Miss Ann, Queen Catherine will be able to become pregnant but will never carry a baby to full term. Historians disagree on exactly how many miscarriages she had (most think 2-4). None of them have ever ventured to put forth an "educated guess" as to the cause of her inability to carry full term. In his book "Royal Confinements" the author, Sir Jack Dewhurst (a professor of Obstetrics and Gynecology) refers to Sam's Diary and Charles' letters to his sister Minette regarding this topic. Dewhurst states that "there is no evident explanation for her failure to produce an heir...." (p. 12). What most of Catherine's biographers have put forth is that they do believe that had she given birth that Charles would have made the effort to be a "better" husband, which I am sure Sam (and MANY others) would have loved to have seen.

Bradford   Link to this

"my chamber, which not pleasing me, I sent word so to Mrs. Bradford, that I should be crowded into such a hole. . . . However I lay there and slept well."

Martha Bradford, "Housekeeper, Hill House, Chatham dockyard." So the L&M Companion, tout court, p. 41. But my namesake might well protest that had Mr. Pepys been given the best room in the house, and slept ill therein, he would have been no better off, so he should be grateful for the good night's rest of a quiet conscience, even in a hole.

TerryF   Link to this

Why does Pepys judge the "impeachment" of Clarendon "good news"?

Hyde has been a mild ally of Sandwich, albeit is mildly opposed by Mr. Coventry, or so The Pepys Sociogram by Dirk Van de putte, of last 29 Sept.

Paul Chapin   Link to this

Why does Pepys judge the “impeachment” of Clarendon “good news”?
He doesn't. He calls it "great news", meaning big news, which it surely is.

Australian Susan   Link to this

Best room

Although Sam sleeps in the "hole" as he designates it, he is making sure that the Bradfords know that such a personage as he (because of his office) should be offered better accomodation. Here in Australia, it was the accepted norm in the Anglican Church that Rectories should always have a best bedroom designated as being for the Bishop when he visited the Parish (for confirmations etc). This was in recognition of the dignity due to his office. I think that's what is going through Sam's mind. Let's have a touch more grovelling, please!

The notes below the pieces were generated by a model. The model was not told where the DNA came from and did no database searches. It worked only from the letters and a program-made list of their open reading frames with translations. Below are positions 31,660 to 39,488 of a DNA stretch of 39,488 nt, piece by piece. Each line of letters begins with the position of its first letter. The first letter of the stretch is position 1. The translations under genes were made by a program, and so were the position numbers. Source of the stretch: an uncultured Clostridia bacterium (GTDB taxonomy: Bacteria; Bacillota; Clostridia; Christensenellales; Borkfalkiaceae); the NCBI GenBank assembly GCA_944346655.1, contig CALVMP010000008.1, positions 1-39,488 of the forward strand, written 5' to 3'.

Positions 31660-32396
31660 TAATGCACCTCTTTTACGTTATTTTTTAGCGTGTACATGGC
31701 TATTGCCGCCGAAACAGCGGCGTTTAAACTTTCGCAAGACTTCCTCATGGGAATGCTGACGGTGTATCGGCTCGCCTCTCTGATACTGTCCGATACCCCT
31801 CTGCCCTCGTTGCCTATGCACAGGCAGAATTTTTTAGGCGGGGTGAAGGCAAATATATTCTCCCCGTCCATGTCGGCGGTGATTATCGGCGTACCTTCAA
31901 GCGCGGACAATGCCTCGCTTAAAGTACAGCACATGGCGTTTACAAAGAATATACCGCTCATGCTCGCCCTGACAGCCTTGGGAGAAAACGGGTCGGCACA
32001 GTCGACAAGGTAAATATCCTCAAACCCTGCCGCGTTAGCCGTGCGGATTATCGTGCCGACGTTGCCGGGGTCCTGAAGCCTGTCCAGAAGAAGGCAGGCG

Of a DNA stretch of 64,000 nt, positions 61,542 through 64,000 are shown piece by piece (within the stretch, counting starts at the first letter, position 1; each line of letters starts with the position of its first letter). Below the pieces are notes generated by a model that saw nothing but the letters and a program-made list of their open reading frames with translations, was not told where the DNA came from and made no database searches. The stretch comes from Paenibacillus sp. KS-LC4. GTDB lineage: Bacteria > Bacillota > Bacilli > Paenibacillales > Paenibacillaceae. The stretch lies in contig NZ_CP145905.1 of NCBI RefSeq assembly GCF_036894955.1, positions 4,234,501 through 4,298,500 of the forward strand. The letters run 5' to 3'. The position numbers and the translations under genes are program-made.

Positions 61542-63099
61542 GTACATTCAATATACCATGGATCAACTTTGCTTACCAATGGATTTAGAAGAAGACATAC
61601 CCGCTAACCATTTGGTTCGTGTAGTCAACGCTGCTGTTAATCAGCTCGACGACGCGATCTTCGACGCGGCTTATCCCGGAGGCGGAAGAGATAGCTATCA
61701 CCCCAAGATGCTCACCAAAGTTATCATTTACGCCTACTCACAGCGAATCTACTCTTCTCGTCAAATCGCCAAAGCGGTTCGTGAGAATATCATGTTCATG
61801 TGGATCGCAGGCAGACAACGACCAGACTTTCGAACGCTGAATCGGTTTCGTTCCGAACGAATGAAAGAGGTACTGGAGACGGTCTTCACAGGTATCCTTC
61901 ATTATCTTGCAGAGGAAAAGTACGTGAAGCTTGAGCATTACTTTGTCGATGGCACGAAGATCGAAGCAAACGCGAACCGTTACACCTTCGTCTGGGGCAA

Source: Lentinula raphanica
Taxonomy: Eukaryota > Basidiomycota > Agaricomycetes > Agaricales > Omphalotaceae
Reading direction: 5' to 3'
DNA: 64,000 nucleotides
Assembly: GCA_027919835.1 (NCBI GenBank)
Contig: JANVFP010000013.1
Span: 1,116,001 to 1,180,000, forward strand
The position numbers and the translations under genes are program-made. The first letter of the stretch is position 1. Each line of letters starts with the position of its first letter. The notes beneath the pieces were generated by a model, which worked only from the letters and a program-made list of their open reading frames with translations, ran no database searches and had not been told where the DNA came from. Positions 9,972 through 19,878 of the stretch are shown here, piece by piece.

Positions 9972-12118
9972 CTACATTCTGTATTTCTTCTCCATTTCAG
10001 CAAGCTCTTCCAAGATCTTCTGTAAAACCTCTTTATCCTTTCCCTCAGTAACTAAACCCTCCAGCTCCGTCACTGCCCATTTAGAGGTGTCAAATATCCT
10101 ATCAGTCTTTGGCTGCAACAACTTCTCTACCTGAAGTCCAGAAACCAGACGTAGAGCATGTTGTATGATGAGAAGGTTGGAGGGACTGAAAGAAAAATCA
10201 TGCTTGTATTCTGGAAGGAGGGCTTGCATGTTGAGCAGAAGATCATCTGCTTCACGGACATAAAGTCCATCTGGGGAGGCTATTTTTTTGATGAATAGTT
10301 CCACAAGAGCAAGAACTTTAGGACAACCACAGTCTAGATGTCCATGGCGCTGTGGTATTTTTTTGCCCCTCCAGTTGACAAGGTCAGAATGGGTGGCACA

There is a temptation to read the first item Sam gives us (about Lady C) as being on a par with tabloid headlines (as today: "Brad to split with Angelina"), except that these people were in a position to really wield power and influence in the Government of the country and so Sam's interest goes beyond the merely salacious. (of the Brad and Angelina variety - though that comes into it... remember Lady C's underwear?).

Sam casually mentions the Queen's barrenness as an accepted fact, but surely this is the first time he has alluded to it? Why so casual? It is an alarming piece of news: without an heir, the throne will pass to James, who although not Catholic yet, is possibly suspected. So far, he has fathered a daughter (Mary, b. 1662) and it would be assumed he was likely to father sons who would then inherit.

TerryF   Link to this

"So far, [C Rex II] has fathered a daughter (Mary, b. 1662) and it would be assumed he was likely to father sons"

Aus. Sue, what about James Crofts, ah, James Scott, 1st Duke of Monmouth and of Buccleuch?

Miss Ann   Link to this

Thanks Jeannine, my reading so far is limited to this site and the book by ... ... sorry can't remember her name, too much work here today and the brain is full ... ... however, will shortly spend time researching further to add to my knowledge (uni is just finishing so will have lots and lots of time on my hands soon). Your assistance is greatly appreciated.

On another subject occuring at the same time as Sam's diary -- due to the interest of certain little people in the family, I've been looking at pirates (wonder why??), looks like Henry Morgan, the well-known "privateer" was sailing his way around in waters Caribbean at about this time, do we know if Sam mentions him in his diary? I've seen something that says Morgan sailed with Penn at one stage. And, apparently there is a street named after Sam near to where Morgan was supposedly born in Wales - how wonderful is that?

Mary   Link to this

It's James who has fathered Mary, not Charles.

Pedro   Link to this

“do we know if Sam mentions him (Morgan) in his diary?”

Miss Ann…

Henry Morgan sailed to Jamaica as an ensign under Venebles (army) and under Penn as Naval Commander in 1655, but there is no details as to whether he took part in Penn’s botched raid on Hispaniola. At this time in the Diary Morgan commands his own privateer, has sailed under Mings on the raids on Santiago and Campeche, and is a legend for his exploits in Jamaica itself, it is only at the end of the Diary period that he was recognized as Admiral/General. And so unfortuneately he may not be mentioned.

Robert Gertz   Link to this